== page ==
Monday, April 20, 2009

Conversation with my Colleague

As I posted a few days ago, I'm not entirely convinced that those lung spots on the CT are cancer. I chatted about it today with my colleague, who has a Ph.D. in genetics (I think) and whose brother is an MD (I think). S. has been my source for medical research reports - he'll read them and then explain the nitty gritty details for me. (S., I know you read the blog - please correct me!)

First, I asked S. about what he knew about the relationship between tumor markers and metastases, particularly in the lungs. I asked how likely it would be that I would continue to have low tumor markers and still have a metastases. In the end, from what I understand from him, it would be highly unlikely to have a lung metastases with my low tumor markers.

Second, I mentioned how unconcerned Dr. K seemed to be when we talked on the phone last week. He had the CT report for six days before calling me, which suggests that there was no urgency. He said that he just wanted to stay the course in case of my treatment regimen (Tykerb). If it grows in the next three months, then we consider Xeloda. But he said "if". He also told me to go ahead and keep with my long-term planning with work (i.e., years). He gave me the impression that he didn't expect the spots to grow at all. As I reflect back on the conversation, Dr. K seemed really unconcerned.

Third, I mentioned to my colleague that I had a 1cm spot and 2 4mm spots. Now, my first bout with cancer, I had a 2-2.5cm tumor that the doctors said had been growing for 8-10 years (slow-growing). This time, I had tendrils that extended out 5cm and then had spread to my skin and I had bb-sized ones in my bone marrow, which Dr. K estimated had been there for "months". This cancer was "medium growing". My point is that how did a 1cm lesion grow so quickly in 8 months? My cancer wasn't fast growing - those spots weren't on the CT scan in August. If my latest cancer was "medium growing", I just have this impression that it wouldn't be so big so quickly.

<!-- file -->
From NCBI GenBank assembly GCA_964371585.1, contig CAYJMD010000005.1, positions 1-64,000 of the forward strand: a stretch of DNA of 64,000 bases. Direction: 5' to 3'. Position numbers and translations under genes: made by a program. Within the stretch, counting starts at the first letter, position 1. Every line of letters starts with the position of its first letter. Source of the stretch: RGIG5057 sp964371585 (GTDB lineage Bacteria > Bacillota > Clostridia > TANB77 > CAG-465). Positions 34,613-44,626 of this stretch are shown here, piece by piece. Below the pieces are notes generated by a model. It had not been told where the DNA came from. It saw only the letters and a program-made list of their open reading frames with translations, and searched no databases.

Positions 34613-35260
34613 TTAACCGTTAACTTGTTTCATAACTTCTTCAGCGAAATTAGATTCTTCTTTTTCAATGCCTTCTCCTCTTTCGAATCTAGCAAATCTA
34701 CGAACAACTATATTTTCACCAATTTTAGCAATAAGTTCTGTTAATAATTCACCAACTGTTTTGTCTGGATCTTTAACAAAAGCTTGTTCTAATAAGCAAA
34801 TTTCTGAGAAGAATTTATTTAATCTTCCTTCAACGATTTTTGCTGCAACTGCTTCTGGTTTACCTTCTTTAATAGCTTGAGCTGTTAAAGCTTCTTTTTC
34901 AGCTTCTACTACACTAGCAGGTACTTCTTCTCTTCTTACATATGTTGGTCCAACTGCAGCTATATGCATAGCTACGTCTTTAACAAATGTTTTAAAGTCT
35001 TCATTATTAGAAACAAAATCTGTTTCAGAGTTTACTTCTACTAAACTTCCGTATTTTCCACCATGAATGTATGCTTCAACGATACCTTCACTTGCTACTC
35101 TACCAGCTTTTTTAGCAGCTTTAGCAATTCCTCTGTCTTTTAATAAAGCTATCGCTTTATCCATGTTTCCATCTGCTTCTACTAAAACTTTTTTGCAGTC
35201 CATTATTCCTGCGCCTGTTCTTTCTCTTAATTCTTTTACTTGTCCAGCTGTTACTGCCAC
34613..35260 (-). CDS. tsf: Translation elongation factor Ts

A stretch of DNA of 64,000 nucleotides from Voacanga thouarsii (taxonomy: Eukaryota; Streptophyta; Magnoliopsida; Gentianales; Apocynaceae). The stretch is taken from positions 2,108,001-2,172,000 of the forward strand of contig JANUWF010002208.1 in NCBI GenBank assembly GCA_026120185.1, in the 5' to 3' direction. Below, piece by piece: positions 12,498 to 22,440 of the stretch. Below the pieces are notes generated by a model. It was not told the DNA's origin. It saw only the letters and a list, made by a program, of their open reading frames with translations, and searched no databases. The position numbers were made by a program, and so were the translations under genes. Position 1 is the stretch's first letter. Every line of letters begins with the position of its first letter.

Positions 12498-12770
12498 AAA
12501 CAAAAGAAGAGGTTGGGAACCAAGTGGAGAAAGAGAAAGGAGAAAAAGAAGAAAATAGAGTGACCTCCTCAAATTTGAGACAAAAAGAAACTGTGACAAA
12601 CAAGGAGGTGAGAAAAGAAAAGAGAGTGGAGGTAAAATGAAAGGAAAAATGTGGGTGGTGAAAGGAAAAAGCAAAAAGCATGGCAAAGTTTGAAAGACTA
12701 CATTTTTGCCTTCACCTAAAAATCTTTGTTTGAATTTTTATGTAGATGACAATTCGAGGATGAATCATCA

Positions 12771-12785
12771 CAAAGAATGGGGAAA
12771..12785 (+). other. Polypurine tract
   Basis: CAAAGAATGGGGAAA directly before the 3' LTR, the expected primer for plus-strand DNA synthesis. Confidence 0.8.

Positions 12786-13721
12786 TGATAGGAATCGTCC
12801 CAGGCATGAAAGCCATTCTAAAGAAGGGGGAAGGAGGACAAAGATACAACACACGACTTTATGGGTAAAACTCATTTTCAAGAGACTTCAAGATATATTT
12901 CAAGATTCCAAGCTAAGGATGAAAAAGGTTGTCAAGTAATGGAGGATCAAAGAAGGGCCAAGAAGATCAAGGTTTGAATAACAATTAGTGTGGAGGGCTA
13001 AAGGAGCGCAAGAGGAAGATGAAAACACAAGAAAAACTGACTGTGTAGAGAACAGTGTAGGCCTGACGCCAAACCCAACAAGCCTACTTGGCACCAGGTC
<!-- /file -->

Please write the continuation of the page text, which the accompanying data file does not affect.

My colleague and I then talked about how perhaps I picked up some kind of infection that's affected my lungs while I was on the airplane to Norway, which would show up as spots on a CT scan. He also said that the spots could be caused by many different things.

Then, about 30 minutes later as I sat in my office preparing for class, S. came into my office and asked me if the CT scan found anything in the liver. When I replied that it didn't, he said that, in general, most breast cancers progress to the skin or the bones first, then the liver, then the lungs, then the spine, then the brain. It doesn't very often happen that it would go to the lungs before the liver. So, again, it's highly unlikely, since my liver is clear, that those spots are cancer on my lungs.

So, all in all, a good conversation about the likelihood that there is cancer in the lungs - not very likely at all. It made me feel better. I was feeling a bit down this morning as I walked to work - I didn't really want to be at work both because it was gorgeous out and because I'm burnt-out still from teaching; I got to thinking about how long it was going to seem before my next CT scan (and having to live with uncertainty); and I still had to grade some papers (the worst part of my job). It was a Monday, for sure. The conversation with S. perked me up. Thanks!


MisAnthropology said...

What's he say about the TB idea?

Dee said...

Hi Mary,
He said that that might definitely be an idea to look into. I am still considering getting that skin test, but he thought that perhaps I have certainly been exposed. I may not have active TB, but perhaps it's latent.

Your comment may be just what I need to look into getting that test done.